And in pursuance of the above provisions the following concepts used bear the meanings attributed in the following manner.

The term “Controlling ownership interest” refers to the ‘ownership of/ entitlement to more than 25 per cent of the shares or capital or profits’ of the concerned company.

The term “Control” means and includes the right to appoint majority of the directors or to control the management or policy decisions including by virtue of their shareholding or management rights or shareholders agreements or voting agreements. Where the customer is a partnership firm, the beneficial owner is the natural person(s), who, whether acting alone or together, or through one or more juridical person, has/ have ownership of/ entitlement to more than 15 per cent of capital or profits of the partnership. Where the customer is an unincorporated association or body of individuals, the beneficial owner is the natural person(s), who, whether acting alone or together, or through one or more juridical person, has/ have ownership of/ entitlement to more than 15 per cent of the property or capital or profits of the unincorporated association or body of individuals.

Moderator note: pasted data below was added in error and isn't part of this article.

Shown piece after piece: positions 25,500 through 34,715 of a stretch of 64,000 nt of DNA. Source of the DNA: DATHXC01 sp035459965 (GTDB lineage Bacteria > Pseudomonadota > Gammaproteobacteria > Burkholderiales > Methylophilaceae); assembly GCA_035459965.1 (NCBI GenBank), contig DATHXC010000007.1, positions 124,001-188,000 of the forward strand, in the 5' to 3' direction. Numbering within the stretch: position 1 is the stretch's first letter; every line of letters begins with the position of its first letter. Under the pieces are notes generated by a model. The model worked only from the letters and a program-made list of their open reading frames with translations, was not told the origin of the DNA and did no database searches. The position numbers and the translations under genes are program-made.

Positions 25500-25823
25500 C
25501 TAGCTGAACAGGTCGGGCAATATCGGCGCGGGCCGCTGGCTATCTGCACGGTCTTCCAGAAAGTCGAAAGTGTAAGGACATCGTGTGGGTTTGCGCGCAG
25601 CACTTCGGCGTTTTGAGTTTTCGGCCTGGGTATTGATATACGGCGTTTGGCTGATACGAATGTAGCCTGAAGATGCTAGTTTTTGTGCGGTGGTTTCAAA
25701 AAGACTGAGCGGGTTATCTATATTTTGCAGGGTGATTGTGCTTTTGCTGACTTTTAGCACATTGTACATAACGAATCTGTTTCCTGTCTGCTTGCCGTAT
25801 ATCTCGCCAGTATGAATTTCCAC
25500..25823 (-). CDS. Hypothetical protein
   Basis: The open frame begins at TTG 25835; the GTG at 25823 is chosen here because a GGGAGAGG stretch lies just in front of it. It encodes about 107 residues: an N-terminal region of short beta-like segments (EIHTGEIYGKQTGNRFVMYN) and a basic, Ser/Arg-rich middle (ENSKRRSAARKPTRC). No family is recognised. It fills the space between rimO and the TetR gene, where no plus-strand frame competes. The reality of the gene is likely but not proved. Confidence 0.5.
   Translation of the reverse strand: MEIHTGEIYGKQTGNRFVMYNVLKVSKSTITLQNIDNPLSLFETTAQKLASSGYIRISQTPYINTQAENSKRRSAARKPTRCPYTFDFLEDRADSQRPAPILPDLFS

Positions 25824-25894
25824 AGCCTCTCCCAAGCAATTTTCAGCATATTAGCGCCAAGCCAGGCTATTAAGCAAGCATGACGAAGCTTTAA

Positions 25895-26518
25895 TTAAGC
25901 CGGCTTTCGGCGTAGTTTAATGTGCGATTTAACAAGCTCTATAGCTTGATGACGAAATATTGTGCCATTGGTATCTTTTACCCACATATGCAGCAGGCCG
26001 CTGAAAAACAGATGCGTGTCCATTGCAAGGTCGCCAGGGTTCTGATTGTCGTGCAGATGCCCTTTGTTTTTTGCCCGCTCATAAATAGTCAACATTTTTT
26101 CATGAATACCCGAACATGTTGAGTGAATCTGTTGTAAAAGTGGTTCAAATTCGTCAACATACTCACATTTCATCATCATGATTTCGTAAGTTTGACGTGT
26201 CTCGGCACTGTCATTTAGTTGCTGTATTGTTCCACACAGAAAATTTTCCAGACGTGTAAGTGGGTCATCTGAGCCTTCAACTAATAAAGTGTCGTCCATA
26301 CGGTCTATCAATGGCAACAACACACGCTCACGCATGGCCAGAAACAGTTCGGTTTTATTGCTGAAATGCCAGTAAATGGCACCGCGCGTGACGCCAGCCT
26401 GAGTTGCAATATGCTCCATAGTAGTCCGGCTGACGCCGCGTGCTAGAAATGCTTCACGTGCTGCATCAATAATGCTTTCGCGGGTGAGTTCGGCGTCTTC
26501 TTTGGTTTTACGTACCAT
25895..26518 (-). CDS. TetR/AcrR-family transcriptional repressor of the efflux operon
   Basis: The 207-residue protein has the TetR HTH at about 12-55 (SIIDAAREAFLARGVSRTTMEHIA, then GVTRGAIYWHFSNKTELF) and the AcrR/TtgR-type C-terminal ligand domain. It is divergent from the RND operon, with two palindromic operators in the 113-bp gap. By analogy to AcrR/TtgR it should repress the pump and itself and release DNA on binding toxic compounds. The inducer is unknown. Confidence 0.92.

And the term “Central KYC Records Registry” (CKYCR) means and includes an entity defined under Rule 2(1)(aa) of the Rules, to receive, store, safeguard and retrieve the KYC records in digital form of a customer.

Payment System

The term payment system has been defined as a system that enables payment to be effected between a person making a payment (designated as a ‘payer’ in the PMLA) and a beneficiary, involving clearing, payment, or settlement service or all of them. It includes the systems enabling credit card, debit card, smart card, money transfer or similar operations.

Adjudicating Authority